>
    > Your code in the above is valid (save for a typo or two).
    >
    >
    > There are also other things you can do with references:
    >
    > int main()
    > {
    > std::string const &blah = std::string("Hello!");
    > //blah is now valid until the end of main
    >
    >
    > std::string const &poo = FuncThatReturnsStringByVALUE(); //Note: by
    > value
    > //poo is now valid until the end of main
    > }
    >
    > The above is referred (no pun intended) to as "binding a temporary to a
    > reference".
    >
    >
    > -JKop
    >
    >
    > -JKop


    that is cool. Thanks!
    Michael, Oct 14, 2004
    #5
  6. Michael wrote:

    > Ok,
    > When can i return by reference? For the sake of simplicity:
    > lets say I have a class MLine:
    >
    > class mv3
    > {
    > public:
    > float x,y,z;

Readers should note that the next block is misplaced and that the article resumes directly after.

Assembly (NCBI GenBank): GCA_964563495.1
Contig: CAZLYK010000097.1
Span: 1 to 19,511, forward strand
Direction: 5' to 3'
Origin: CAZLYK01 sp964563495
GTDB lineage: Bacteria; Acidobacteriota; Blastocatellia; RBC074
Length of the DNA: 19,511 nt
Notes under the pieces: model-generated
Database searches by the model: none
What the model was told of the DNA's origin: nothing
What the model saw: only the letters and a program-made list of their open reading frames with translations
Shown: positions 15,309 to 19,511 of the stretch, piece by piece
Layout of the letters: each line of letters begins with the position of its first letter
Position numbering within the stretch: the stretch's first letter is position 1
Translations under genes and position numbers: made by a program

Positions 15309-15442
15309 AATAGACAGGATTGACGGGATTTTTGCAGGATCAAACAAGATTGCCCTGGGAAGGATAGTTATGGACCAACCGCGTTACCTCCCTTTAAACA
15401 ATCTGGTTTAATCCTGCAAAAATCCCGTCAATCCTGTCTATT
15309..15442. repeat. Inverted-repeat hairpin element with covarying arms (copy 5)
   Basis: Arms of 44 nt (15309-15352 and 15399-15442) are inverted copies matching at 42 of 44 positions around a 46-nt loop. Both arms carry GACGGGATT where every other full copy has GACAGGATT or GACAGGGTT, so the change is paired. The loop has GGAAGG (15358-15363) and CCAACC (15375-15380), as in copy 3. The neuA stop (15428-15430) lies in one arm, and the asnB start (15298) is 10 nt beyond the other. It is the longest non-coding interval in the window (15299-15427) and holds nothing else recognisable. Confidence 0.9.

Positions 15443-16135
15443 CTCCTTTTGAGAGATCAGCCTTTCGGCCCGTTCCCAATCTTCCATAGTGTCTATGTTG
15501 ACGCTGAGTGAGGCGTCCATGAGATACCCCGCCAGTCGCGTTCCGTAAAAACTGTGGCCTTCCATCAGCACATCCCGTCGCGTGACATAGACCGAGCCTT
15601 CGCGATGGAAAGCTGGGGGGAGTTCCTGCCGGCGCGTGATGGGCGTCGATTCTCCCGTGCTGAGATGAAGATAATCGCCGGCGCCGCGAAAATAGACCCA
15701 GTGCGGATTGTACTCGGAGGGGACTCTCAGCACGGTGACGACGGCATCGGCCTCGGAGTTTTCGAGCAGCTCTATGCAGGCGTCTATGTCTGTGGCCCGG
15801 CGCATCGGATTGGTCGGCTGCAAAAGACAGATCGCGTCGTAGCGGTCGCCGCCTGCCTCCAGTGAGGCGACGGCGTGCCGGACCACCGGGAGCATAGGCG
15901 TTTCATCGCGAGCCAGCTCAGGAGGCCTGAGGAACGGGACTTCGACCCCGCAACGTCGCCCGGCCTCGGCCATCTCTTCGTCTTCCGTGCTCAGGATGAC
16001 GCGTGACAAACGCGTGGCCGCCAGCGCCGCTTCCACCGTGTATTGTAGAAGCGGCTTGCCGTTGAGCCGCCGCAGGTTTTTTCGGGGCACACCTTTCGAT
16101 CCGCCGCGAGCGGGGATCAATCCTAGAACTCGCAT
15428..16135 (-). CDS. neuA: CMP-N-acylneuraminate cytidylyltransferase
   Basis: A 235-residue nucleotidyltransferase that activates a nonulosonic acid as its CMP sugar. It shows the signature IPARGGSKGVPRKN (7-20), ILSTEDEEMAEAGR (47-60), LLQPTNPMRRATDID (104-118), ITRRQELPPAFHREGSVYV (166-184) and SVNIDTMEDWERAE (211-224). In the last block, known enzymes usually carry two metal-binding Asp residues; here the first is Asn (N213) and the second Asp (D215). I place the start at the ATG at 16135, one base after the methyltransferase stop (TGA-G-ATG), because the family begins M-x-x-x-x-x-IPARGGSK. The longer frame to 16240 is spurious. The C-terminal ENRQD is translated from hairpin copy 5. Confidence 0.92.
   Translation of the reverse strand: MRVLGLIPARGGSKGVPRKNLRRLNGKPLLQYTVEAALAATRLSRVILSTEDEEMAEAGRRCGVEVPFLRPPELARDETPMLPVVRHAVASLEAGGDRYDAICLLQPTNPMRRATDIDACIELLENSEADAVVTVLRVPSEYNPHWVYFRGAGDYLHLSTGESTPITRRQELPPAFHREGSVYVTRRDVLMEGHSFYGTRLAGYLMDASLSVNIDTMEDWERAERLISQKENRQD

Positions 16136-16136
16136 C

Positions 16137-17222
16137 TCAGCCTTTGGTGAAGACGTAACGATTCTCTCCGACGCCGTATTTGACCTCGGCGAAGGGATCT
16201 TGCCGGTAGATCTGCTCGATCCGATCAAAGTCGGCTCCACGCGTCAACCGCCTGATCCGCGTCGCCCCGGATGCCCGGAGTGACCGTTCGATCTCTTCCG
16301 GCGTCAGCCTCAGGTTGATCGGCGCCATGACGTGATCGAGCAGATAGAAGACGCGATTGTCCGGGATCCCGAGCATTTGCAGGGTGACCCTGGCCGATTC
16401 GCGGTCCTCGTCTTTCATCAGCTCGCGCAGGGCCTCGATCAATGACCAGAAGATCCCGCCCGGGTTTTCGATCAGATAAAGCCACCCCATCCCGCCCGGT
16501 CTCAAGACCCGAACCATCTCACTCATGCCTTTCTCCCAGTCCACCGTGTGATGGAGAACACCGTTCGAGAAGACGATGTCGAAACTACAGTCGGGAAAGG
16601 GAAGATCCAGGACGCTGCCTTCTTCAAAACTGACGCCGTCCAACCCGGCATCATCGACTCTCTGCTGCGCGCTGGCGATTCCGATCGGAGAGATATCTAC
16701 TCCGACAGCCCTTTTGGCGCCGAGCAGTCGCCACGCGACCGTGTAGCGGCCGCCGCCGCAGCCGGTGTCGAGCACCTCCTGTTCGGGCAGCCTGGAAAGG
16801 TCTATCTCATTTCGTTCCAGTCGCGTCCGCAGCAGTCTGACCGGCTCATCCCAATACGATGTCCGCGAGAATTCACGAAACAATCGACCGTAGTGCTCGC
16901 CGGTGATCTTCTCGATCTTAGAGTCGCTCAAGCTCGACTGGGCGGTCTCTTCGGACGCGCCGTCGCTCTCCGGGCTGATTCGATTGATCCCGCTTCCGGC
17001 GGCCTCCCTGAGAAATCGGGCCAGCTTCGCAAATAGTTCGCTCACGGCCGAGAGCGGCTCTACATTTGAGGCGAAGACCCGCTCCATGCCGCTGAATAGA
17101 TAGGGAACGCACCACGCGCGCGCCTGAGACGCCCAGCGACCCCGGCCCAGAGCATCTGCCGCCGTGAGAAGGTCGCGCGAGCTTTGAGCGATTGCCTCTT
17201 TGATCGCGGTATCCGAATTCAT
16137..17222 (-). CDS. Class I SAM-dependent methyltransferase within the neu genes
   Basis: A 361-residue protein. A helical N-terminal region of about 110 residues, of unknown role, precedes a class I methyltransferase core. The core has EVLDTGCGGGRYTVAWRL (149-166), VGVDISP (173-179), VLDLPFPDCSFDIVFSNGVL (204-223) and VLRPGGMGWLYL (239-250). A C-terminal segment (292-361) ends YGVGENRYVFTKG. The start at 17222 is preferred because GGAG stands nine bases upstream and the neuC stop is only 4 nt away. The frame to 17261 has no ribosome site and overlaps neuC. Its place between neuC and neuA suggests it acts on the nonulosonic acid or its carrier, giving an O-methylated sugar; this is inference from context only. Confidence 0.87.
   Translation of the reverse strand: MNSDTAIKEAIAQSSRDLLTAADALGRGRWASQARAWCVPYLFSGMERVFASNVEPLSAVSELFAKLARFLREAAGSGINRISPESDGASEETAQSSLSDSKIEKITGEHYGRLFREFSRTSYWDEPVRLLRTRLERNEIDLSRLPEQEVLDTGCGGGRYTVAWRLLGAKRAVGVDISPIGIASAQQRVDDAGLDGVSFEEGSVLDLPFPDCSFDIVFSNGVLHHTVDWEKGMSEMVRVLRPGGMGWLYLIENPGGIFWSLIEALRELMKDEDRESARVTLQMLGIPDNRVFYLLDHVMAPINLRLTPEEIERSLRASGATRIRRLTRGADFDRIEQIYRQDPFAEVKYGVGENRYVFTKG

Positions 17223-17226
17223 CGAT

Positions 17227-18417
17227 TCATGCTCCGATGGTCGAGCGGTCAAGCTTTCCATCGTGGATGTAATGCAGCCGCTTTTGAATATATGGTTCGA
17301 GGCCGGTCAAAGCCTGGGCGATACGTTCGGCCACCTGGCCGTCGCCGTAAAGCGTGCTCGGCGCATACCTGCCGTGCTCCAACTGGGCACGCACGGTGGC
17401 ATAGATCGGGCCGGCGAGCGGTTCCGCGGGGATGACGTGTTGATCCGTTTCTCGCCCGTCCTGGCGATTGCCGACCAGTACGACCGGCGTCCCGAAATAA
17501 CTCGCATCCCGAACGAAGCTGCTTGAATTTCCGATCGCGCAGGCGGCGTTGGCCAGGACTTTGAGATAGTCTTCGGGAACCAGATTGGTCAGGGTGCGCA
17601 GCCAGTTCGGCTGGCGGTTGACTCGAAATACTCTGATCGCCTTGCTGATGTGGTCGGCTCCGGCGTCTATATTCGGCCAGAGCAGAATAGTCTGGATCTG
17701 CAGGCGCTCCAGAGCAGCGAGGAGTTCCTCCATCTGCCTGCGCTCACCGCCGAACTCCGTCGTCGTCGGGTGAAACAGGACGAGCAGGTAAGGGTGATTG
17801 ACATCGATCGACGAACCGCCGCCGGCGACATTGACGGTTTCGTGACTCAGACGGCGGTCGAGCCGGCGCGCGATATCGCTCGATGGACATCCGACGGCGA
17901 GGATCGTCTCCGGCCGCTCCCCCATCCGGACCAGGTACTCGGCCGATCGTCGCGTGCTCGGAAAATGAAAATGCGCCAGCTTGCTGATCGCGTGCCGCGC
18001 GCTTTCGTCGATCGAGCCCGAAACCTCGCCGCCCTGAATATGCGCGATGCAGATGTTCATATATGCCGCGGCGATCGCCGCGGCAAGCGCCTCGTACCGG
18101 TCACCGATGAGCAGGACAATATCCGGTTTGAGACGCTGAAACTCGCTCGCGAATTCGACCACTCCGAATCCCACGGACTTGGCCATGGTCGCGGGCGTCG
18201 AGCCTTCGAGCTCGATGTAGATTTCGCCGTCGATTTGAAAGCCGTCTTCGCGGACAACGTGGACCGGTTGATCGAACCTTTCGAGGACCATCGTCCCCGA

>
    >
    > };
    >
    > class MLine
    > {
    > mv3 PtOnLine;
    > mv3 Direction
    >
    > public:
    > MLine();
    > const mv3& GetDirection() const
    > {
    > return Direction;
    > }
    >
    > };
    >
    > is this OK? I appreciate that in nots of cases this can be dangerous, eg if
    > I returned (Direction *4) as a tempory object would be created with local
    > scope then returning a reference to an invalid object.




    Yes, but don't do it with regular functions by returning temporaries.



    --
    Ioannis Vranos

    http://www23.brinkster.com/noicys
    Ioannis Vranos, Oct 14, 2004
    #6
  7. Michael

    Siemel Naran Guest

    "Michael" <> wrote in message news:ckk4t0

    > class MLine
    > {
    > mv3 PtOnLine;
    > mv3 Direction
    >
    > public:
    > MLine();
    > const mv3& GetDirection() const
    > {
    > return Direction;
    > }
    >
    > };
    >
    > is this OK? I appreciate that in nots of cases this can be dangerous, eg

    if
    > I returned (Direction *4) as a tempory object would be created with local
    > scope then returning a reference to an invalid object.


    It's fine and done often, as in vector<T>::eek:perator[] which returns a T& or
    const T&. Be aware of code like this and don't write it:

    const mv3& f() {
    MLine m;
    return m.GetDirection();
    }

    int main() {
    cout << f().x; // crash, memory access violation!
    }
    Siemel Naran, Oct 14, 2004
    #7